COLUMBUS: Torrance Gibson, a four-star recruit once considered Ohio State’s quarterback of the future, was suspended from the university for the fall semester Monday for an unspecified violation of the school’s student code of conduct.

OSU coach Urban Meyer expressed his displeasure with the decision at his weekly news conference at the Woody Hayes Athletic Center. Meyer said Gibson, a 6-foot-4, 205-pound redshirt freshman who switched to wide receiver last season, was “in the mix” at his new position despite missing about two weeks of practice with a hamstring injury.

“It was not athletic department football and I disagree with it,” Meyer said.

Meyer said he didn’t know what recourse he had to challenge the suspension further, but said it was a situation he’s encountered before as he begins his fifth season in Columbus.

“It’s not unique. We have dealt with it,” Meyer said.

Offensive coordinator Ed Warinner didn’t want to comment, saying Meyer “gave our stance as far as a coaching staff and department.” But he expressed hope that Gibson would ride out his punishment and return to the team. A dual-threat high school quarterback from Fort Lauderdale, Fla., Gibson had also been expected to get some snaps in the wildcat formation.

“I hope the best for Torrance. He is an awesome young man,” Warinner said. “We love him; he’s worked hard here. I hope everything works out where he can someday be a Buckeye again and play for us.”

Jordan Strack of WTOL-11 in Toledo said on Twitter that Gibson had been suspended by the university for a year and will lose a year of eligibility. Strack said via Twitter that the Buckeyes were “adamant he did nothing wrong” and fought the suspension hard. Citing a source, Strack said on Twitter that Gibson was suspended “because a former tutor claimed she was harassed.”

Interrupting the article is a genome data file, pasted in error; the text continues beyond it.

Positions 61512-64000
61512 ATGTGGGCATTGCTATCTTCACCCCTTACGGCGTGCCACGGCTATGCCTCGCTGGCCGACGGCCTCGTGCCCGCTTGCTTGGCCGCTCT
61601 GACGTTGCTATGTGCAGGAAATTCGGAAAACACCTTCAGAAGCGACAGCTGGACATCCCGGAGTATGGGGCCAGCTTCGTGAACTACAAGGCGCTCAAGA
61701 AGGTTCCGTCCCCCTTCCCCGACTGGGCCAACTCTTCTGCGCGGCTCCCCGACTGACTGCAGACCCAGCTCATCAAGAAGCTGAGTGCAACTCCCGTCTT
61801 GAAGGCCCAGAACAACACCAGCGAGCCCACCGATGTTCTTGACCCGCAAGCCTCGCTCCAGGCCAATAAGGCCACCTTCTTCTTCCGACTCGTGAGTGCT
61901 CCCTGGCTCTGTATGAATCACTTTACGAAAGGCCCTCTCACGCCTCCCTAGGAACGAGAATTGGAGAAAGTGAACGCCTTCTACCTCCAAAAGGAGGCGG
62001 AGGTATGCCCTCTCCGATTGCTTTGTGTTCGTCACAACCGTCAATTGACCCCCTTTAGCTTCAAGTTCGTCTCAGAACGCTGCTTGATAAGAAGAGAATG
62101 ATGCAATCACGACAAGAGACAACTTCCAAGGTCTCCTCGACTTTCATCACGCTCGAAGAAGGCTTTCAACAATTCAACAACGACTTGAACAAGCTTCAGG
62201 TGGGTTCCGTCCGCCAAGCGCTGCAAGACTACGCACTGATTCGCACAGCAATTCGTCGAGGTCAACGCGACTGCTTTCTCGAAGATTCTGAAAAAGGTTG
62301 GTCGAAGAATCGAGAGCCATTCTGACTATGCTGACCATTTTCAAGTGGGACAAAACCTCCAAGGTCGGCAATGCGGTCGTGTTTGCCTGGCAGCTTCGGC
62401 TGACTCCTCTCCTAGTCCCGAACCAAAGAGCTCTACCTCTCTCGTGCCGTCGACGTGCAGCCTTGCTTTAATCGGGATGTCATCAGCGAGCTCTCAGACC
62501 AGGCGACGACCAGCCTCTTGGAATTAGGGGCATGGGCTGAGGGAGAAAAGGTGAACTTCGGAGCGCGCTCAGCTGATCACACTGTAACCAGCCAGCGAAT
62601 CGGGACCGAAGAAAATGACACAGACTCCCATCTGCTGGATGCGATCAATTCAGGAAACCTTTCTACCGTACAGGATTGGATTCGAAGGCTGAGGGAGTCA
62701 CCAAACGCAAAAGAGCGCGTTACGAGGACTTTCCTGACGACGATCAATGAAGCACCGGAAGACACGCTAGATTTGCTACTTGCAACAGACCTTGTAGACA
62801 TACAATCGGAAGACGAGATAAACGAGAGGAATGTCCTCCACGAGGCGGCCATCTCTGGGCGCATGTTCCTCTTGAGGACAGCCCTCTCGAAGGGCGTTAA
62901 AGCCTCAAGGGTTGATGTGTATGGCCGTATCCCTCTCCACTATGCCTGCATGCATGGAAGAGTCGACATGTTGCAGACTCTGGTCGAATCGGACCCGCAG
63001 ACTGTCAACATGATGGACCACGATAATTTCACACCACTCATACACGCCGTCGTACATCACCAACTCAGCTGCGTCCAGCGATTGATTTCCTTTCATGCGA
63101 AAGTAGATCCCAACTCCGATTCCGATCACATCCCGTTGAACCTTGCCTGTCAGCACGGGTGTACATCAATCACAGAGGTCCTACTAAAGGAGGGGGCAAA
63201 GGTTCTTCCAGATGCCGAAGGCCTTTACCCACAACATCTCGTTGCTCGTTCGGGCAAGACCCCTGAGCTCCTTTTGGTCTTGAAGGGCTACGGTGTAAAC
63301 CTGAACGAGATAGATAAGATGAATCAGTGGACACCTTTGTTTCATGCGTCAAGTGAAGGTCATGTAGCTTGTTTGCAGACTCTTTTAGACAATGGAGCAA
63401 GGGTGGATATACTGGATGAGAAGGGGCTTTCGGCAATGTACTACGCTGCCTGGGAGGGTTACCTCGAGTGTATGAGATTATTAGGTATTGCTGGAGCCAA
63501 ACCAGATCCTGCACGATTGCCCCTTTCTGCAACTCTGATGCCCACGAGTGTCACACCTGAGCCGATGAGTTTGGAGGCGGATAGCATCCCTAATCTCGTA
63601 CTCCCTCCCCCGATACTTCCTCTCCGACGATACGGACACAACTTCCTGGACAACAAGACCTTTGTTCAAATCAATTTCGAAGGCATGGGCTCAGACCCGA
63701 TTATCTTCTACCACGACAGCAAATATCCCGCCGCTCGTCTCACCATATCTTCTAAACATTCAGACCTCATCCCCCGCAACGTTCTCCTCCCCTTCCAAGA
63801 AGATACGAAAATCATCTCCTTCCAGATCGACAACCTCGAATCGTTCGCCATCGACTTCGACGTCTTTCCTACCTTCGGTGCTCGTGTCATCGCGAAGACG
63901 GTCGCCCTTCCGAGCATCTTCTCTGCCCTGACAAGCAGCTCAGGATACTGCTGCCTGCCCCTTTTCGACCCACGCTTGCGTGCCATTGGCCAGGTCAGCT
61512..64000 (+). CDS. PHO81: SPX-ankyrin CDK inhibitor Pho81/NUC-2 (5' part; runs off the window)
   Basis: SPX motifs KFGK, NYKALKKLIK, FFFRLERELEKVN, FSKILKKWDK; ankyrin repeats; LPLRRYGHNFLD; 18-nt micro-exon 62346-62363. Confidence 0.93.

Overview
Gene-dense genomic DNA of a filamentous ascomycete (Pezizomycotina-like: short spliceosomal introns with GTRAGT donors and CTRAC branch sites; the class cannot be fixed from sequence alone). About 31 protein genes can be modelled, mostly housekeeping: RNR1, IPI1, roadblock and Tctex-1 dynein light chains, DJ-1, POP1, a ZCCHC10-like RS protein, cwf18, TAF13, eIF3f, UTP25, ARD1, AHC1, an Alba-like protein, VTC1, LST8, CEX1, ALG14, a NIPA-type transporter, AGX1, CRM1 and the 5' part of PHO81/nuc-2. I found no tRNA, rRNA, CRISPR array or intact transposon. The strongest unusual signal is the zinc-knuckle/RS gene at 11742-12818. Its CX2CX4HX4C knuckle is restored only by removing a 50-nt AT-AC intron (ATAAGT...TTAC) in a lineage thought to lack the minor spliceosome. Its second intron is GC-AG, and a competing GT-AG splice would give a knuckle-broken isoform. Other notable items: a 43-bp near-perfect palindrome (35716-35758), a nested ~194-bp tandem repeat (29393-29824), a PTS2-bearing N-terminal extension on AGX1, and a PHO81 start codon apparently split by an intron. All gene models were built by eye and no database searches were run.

OSU right guard Billy Price, a co-captain, does not believe Gibson’s situation will be a distraction for the team heading into Saturday’s season opener against Bowling Green at Ohio Stadium.

“With Torrance, it’s unfortunate, the suspension,” Price said. “But that gives an opportunity for a younger guy to get in there and show what he’s done during camp. We’ll make sure the team’s ready.”

New kicker debuts

Meyer tabbed Tyler Durbin, a senior from Fairfax, Va., his starting kicker after incumbent Sean Nuernberger missed most of camp with a groin injury.

“Tremendous talent. … He’s the one who hit a 62-yarder in camp,” Meyer said of Durbin. “He’ll be our starting kicker. Tyler Durbin, that’s his name, right? I’d spell it for you but I’m not quite sure how to do that.”

Supporting Tebow

Meyer admitted his bias toward Tim Tebow, who won a Heisman Trophy at Florida in 2007 while Meyer coached there.

Now Tebow is trying to launch a professional career in baseball, conducting a workout Tuesday in Los Angeles. According to, the Indians are among about two dozen major league teams expected to attend.

“Incredible baseball player. That’s when I bought [in], when I watched because I kept hearing this ‘Tebow, Tebow, Tebow.’ You got a little tired of it,” Meyer said. “I went and watched him play in spring baseball. He’s playing outfield. I’ve never seen a guy change a game, motivate, lead and do everything. And I walked away and said that guy is one of the most unique players I’ve ever seen.”

Meyer said Tebow had been thinking about baseball for a while.

“This actually has been in the works,” Meyer said. “This didn’t just happen overnight. Don’t count him out.”

Locals praised

Warinner spoke highly of receivers Parris Campbell, a redshirt sophomore from St. Vincent-St. Mary, and Corey Smith, a senior from Buchtel High School.

“Parris Campbell had a great training camp, he really stepped up. He’s one of our top playmakers,” Warinner said. “Corey Smith is ready to do some really exciting things. He has a unique skill set.”

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